Rising mortgage interest rates are expected to keep price growth in check: After all, buyers can afford to fork over only so much for their monthly housing payments. So if rates rise, buyers won’t be able to afford more expensive properties.
This could result in lower price growth, or prices going flat or even dipping a little in certain markets.
“Once mortgage rates push up a little bit, it’s going to combine with higher home prices to price people out of the market,” says Mark Zandi, chief economist of Moody’s Analytics. “Some markets could see prices go down a little, like in the most juiced markets. … [But] it’s not a crash.”
Rates are expected to top 3% by the end of the year and reach 4% by the end of 2022, says Joel Kan, an economist at the Mortgage Bankers Association. They averaged 2.88% for a 30-year fixed-rate loan in the week ending Sept. 23, according to the most recent Freddie Mac data.
Historically speaking, even 4% is still low. Over the past 20 years, mortgage rates averaged about 5%, according to MBA. The difference between a 3% and a 4% rate on a $380,000 home (the median list price nationally) was about $169 a month on a 30-year fixed-rate loan. That adds up to nearly $61,000 over the life of the loan.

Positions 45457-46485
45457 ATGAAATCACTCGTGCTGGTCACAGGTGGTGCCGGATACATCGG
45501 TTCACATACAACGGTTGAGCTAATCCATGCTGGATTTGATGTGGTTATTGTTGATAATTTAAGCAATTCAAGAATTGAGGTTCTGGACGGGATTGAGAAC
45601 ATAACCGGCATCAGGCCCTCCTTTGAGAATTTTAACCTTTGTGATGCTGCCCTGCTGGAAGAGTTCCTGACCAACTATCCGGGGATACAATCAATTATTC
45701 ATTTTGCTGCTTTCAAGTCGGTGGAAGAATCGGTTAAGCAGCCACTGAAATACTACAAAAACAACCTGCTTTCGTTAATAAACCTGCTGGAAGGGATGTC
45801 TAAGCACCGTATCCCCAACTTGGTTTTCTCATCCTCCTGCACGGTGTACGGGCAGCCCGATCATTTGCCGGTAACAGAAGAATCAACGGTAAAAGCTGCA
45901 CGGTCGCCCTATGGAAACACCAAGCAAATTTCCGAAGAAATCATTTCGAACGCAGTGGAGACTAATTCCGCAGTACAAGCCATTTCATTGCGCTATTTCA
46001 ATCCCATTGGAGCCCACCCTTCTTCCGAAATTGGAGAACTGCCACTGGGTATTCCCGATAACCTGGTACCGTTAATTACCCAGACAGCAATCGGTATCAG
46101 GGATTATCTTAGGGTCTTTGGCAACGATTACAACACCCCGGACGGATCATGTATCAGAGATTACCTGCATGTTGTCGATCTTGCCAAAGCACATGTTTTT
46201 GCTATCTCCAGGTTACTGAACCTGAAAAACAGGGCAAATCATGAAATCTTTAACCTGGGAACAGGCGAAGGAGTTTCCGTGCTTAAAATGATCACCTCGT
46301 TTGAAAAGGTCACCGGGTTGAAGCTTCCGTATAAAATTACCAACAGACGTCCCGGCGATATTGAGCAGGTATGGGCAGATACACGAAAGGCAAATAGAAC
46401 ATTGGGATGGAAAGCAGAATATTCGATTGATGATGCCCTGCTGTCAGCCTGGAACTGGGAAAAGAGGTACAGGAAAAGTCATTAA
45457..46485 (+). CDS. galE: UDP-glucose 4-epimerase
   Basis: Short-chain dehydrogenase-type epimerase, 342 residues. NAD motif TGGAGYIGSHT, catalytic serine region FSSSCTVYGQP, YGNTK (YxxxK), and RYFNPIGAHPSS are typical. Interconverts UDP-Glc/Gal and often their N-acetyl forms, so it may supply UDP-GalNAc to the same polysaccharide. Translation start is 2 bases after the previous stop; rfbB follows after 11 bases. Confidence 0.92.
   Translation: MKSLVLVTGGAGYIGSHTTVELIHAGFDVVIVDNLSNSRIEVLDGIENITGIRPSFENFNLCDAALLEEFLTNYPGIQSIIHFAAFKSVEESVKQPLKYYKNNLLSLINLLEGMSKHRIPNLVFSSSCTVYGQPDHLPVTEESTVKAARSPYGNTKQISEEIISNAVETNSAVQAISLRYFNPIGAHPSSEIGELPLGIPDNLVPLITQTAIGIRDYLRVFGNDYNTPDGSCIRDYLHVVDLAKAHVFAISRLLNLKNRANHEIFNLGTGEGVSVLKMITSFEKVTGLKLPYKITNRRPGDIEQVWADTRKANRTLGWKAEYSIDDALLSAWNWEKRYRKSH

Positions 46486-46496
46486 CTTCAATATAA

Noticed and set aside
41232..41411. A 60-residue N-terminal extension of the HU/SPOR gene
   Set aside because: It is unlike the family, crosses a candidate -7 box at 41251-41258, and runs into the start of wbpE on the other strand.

“We’re expecting rates to increase moderately over the next 12 months,” says Kan. “As the economy improves, as the job market improves, typically that pushes rates higher. [But] there is a little bit more uncertainty now, given that we’ve seen the pandemic linger longer than we expected.”
How will the fall market affect home sellers?
While experts predict the housing market will remain firmly in the seller’s court, the days of picking prices out of thin air are likely coming to an end. The same goes for not making any improvements to a property (let alone having it properly cleaned) before listing it.
“Some sellers got a little too greedy or had a misconception about the market conditions,” says NAR’s Yun.
Zonda’s Wolf recommends sellers look at comps of other homes in their neighborhoods that have recently sold to get a realistic idea of what they can charge for their properties. They should also get their homes in tiptop shape. And while they may not get 20 offers like their neighbors may have received a few months ago, well-priced, move-in ready homes are in high demand.
“If you’re a seller today, you’ll likely still get top dollar, but you’re still going to have to put in the work,” adds Wolf. “Dust for cobwebs, stage the home, put on a fresh coat of paint.”
Clare Trapasso is the deputy news editor of Realtor.com. She previously wrote for a Financial Times publication, the New York Daily News, and the Associated Press. She also taught journalism courses at several New York City colleges and obtained a real estate license.